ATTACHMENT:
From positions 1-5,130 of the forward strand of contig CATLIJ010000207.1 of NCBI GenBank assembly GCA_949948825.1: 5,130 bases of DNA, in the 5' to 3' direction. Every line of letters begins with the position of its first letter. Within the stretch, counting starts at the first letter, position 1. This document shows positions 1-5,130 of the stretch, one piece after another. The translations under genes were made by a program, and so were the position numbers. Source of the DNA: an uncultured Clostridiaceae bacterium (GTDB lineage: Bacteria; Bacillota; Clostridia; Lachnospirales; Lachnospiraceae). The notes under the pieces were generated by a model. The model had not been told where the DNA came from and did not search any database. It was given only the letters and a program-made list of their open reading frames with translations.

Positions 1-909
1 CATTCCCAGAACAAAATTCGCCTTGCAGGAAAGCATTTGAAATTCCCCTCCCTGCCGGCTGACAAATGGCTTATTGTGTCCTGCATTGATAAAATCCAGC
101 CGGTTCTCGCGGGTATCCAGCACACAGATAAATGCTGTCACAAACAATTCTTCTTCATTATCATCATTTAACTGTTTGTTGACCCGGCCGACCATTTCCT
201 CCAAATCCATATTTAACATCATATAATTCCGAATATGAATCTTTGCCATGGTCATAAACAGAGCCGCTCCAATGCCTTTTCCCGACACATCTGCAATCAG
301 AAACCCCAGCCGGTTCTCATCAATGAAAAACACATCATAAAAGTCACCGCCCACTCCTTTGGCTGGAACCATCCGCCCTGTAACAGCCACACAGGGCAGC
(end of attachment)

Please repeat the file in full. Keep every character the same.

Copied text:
From positions 1-5,130 of the forward strand of contig CATLIJ010000207.1 of NCBI GenBank assembly GCA_949948825.1: 5,130 bases of DNA, in the 5' to 3' direction. Every line of letters begins with the position of its first letter. Within the stretch, counting starts at the first letter, position 1. This document shows positions 1-5,130 of the stretch, one piece after another. The translations under genes were made by a program, and so were the position numbers. Source of the DNA: an uncultured Clostridiaceae bacterium (GTDB lineage: Bacteria; Bacillota; Clostridia; Lachnospirales; Lachnospiraceae). The notes under the pieces were generated by a model. The model had not been told where the DNA came from and did not search any database. It was given only the letters and a program-made list of their open reading frames with translations.

Positions 1-909
1 CATTCCCAGAACAAAATTCGCCTTGCAGGAAAGCATTTGAAATTCCCCTCCCTGCCGGCTGACAAATGGCTTATTGTGTCCTGCATTGATAAAATCCAGC
101 CGGTTCTCGCGGGTATCCAGCACACAGATAAATGCTGTCACAAACAATTCTTCTTCATTATCATCATTTAACTGTTTGTTGACCCGGCCGACCATTTCCT
201 CCAAATCCATATTTAACATCATATAATTCCGAATATGAATCTTTGCCATGGTCATAAACAGAGCCGCTCCAATGCCTTTTCCCGACACATCTGCAATCAG
301 AAACCCCAGCCGGTTCTCATCAATGAAAAACACATCATAAAAGTCACCGCCCACTCCTTTGGCTGGAACCATCCGCCCTGTAACAGCCACACAGGGCAGC